Signal: The Rise of Urban Farming
Each month, Weber Shandwick’s Trends in Two Minutes outlines trends impacting businesses throughout Asia Pacific. Today, exploring how urban farming is rapidly shifting from hobby to industry in the wake of the pandemic.
In recent years, urban city dwellers have become increasingly engaged with the practices of urban farms and community vegetable gardens. In 2017, the United Nations estimated over 800 million people around the world were engaged with some form of ‘urban agriculture’ on a regular basis.
However, following the turmoil of 2020, urban farming has rapidly transitioned from a popular hobby to a potentially life-saving industry. With pandemic lockdowns, disrupted supply chains, extreme weather events, and profound inequity, urban farming is being embraced as a new paradigm by individuals and businesses alike.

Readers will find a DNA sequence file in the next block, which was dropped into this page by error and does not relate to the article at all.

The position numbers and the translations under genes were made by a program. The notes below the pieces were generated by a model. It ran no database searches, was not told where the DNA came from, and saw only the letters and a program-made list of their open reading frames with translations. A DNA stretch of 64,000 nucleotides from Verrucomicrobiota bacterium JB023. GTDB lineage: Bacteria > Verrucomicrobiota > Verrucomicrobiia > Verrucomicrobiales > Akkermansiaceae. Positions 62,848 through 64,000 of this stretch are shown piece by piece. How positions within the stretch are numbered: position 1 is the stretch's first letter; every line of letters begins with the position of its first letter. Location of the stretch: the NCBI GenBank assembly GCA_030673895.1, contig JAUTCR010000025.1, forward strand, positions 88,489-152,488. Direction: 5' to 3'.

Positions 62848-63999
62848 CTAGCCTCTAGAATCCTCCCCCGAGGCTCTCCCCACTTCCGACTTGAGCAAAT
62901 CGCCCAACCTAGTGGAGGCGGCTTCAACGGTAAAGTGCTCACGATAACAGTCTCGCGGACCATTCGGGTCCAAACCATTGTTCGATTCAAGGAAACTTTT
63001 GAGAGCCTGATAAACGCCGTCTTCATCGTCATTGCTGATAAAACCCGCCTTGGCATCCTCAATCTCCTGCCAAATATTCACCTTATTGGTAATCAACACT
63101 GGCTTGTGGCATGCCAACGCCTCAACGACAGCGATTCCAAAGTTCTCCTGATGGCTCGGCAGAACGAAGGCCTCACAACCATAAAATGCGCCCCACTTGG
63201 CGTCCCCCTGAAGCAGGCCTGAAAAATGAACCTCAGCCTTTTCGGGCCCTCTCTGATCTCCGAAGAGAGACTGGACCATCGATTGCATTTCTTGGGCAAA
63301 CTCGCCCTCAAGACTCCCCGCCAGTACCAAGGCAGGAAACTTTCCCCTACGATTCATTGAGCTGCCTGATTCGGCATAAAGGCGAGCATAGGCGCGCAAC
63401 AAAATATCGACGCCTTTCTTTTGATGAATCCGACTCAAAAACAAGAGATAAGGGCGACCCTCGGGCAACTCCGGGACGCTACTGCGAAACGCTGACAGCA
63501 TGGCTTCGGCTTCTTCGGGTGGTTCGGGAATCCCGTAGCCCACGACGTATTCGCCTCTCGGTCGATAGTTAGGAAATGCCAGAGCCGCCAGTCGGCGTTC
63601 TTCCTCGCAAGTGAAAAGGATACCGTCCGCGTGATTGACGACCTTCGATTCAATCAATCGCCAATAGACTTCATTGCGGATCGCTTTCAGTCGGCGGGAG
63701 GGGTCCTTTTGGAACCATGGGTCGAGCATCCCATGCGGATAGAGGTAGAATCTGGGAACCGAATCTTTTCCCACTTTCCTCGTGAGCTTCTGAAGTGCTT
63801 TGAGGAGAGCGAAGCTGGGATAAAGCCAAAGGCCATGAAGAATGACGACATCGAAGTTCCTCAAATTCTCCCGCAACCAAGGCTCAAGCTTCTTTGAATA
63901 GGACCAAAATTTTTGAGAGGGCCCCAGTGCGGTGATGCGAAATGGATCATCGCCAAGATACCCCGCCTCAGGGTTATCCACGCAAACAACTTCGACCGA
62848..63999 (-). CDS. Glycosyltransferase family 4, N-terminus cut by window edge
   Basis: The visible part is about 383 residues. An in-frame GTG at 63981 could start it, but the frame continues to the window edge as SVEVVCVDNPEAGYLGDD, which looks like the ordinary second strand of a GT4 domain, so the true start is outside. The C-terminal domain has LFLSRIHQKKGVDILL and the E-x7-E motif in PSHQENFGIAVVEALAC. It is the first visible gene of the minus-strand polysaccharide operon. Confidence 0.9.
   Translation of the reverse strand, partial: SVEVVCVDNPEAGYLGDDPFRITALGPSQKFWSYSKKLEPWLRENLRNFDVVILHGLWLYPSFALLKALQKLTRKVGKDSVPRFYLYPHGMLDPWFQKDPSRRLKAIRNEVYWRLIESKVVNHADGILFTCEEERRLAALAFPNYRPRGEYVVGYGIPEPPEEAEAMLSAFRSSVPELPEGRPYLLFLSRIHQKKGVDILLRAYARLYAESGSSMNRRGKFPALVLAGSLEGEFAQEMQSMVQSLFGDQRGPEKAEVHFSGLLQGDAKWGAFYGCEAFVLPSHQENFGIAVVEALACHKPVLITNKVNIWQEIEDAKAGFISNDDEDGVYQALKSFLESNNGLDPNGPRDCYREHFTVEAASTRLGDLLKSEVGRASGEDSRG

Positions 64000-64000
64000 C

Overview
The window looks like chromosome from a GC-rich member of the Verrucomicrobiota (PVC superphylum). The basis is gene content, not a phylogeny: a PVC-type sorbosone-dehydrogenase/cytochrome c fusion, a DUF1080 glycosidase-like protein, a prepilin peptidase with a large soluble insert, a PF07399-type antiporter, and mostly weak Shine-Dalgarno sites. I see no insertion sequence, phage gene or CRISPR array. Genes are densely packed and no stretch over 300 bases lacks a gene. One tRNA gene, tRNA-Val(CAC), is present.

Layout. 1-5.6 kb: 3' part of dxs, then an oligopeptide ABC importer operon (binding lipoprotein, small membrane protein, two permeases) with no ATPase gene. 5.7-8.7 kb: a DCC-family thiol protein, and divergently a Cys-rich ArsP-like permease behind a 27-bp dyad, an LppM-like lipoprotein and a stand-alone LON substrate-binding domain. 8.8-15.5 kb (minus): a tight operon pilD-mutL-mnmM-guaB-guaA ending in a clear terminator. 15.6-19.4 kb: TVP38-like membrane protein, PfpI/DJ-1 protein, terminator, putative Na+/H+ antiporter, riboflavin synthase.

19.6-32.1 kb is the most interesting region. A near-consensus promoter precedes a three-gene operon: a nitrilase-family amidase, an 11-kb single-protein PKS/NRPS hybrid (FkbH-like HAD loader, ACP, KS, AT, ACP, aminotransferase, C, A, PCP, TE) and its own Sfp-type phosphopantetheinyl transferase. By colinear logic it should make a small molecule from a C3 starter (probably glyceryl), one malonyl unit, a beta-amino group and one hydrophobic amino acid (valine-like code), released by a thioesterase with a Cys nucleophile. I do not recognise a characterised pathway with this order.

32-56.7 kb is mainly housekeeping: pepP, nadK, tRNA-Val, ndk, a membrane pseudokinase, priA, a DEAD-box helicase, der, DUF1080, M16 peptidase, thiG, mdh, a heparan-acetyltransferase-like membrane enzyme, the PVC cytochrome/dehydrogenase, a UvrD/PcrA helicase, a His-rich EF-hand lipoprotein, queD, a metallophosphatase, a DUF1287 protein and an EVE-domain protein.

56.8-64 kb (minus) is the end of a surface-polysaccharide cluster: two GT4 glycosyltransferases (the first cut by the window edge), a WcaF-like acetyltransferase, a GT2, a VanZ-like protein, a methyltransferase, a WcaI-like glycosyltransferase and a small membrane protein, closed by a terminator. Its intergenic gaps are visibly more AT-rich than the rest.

For example, London has just seen the launch of a vertical farm delivery service – with produce grown in skyscrapers being delivered within 24 hours of being picked. Brazil’s largest urban farm project has been helping sustain over 800 families throughout the pandemic with fresh produce delivered daily.
It’s a development that resonates with several concurrent trends. In addition to the reduced carbon footprint generated by short supply chains, urban farming also appeals to the post-pandemic consumer preference for local investment and community urban farms have been suggested as a solution in Singapore for loneliness among the elderly.
Urban farming is expected to have a substantial impact in Asia, in particular. Beyond the ongoing supply chain disruption of a region with widely differing strategies for managing the pandemic, Asia’s extant history of agricultural technology innovation and prevalence of population density makes urban farming both promising and practical for the region.
For brands and communicators, the rise in urban farming has many potential ramifications – creating new touchpoints and delivery methods for different industries and demographics as well as signposting a potential major shift of urban architecture incorporating a much greater amount of innovative green space.
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